UN Official Warns Of ‘Generational Catastrophe’ If Schools Do Not Safely Reopen

Screenshot/Video/Twitter/United Nations

Marlo Safi Culture Reporter
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The head of the United Nations warned in a video of a “generational catastrophe” if children do not return to school after months of closures due to the coronavirus pandemic. 

U.N. Secretary General António Guterres made the address in a Tuesday video, urging nations to “balance health risks against risks to children’s education” and prioritize returning children to school.

“We face a generational catastrophe that could waste untold human potential, undermine decades of progress and exacerbate entrenched inequalities,” he says in the video. 

The pandemic has led to the largest disruption in education “ever” according to Guterres, and in mid-July, schools were closed in more than 160 countries, affecting more than 1 billion students.

Children from disadvantaged backgrounds will feel the impact from prolonged school closures most heavily, he adds. Nearly 40 million young children have also missed out on their education during their critical pre-school years. 

“Despite the delivery of lessons by radio, television and online, and the best efforts of teachers and agents, many students remain out of reach,” Guterres says.

He advises nations and their schools to reopen schools and learning institutions as soon as “local transmission of COVID-19 is under control,” and make the effort a top priority.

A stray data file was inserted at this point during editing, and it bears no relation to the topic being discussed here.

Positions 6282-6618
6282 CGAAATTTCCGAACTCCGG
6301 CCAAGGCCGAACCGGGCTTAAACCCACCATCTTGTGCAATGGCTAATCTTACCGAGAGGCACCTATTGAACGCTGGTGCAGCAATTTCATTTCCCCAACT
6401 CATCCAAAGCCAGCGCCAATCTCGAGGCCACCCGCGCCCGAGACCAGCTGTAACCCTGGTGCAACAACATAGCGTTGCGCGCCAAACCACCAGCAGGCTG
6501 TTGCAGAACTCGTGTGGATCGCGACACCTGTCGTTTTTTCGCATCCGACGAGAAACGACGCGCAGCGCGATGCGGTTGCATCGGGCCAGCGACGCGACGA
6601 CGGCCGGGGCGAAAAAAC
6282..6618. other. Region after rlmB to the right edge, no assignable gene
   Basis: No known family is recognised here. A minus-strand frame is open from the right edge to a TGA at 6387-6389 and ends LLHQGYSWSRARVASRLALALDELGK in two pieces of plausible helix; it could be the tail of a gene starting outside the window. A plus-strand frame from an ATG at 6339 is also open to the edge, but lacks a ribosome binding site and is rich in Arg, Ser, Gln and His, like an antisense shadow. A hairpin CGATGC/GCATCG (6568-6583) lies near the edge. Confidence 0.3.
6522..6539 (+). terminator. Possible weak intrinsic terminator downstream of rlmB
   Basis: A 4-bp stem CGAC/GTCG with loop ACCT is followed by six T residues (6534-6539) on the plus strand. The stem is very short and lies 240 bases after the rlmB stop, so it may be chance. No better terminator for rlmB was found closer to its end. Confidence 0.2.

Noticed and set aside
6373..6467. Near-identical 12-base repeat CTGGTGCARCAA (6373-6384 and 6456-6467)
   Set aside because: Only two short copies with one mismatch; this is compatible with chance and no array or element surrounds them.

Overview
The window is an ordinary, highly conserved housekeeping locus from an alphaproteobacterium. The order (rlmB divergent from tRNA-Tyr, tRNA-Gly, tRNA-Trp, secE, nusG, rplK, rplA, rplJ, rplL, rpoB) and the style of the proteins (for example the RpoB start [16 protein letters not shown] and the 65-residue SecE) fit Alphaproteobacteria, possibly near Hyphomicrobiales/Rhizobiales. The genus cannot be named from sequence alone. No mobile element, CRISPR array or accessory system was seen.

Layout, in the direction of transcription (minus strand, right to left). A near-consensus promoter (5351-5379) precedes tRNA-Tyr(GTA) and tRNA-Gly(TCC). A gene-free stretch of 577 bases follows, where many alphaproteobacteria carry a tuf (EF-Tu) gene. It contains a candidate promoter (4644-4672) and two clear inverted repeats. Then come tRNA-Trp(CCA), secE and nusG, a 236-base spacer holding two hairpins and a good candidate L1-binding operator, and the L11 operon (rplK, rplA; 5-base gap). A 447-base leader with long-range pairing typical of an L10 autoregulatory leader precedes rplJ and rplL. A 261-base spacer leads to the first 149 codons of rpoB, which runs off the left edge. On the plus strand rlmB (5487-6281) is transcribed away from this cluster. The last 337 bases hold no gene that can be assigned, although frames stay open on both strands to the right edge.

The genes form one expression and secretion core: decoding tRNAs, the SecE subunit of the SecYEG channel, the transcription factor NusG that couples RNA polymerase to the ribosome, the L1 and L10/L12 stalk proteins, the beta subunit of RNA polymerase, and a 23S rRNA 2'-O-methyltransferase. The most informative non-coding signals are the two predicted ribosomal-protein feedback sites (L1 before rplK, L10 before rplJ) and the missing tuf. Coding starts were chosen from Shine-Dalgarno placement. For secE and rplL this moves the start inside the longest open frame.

Keeping children from school for extensive periods of time sets back gender equality, and undermines “decades of progress” on combating practices like child marriage, he adds. 

The message comes as students in the U.S. are in a limbo between schools reopening in the fall, or taking a different course of action, like continuing remote schooling. (RELATED: ‘The Obstacle Is An Emotional One:’ The Case For Reopening Our Schools)

The American Academy of Pediatrics urged school systems across the country to have students physically present in schools at the start of the upcoming academic year, later softening their guidance, saying schools must first “pursue re-opening in a way that is safe for all students, teachers and staff” and “public health agencies must make recommendations based on evidence, not politics.”

Many teachers’ unions have been reluctant to return, issuing demands that must be met before in-person learning is to resume.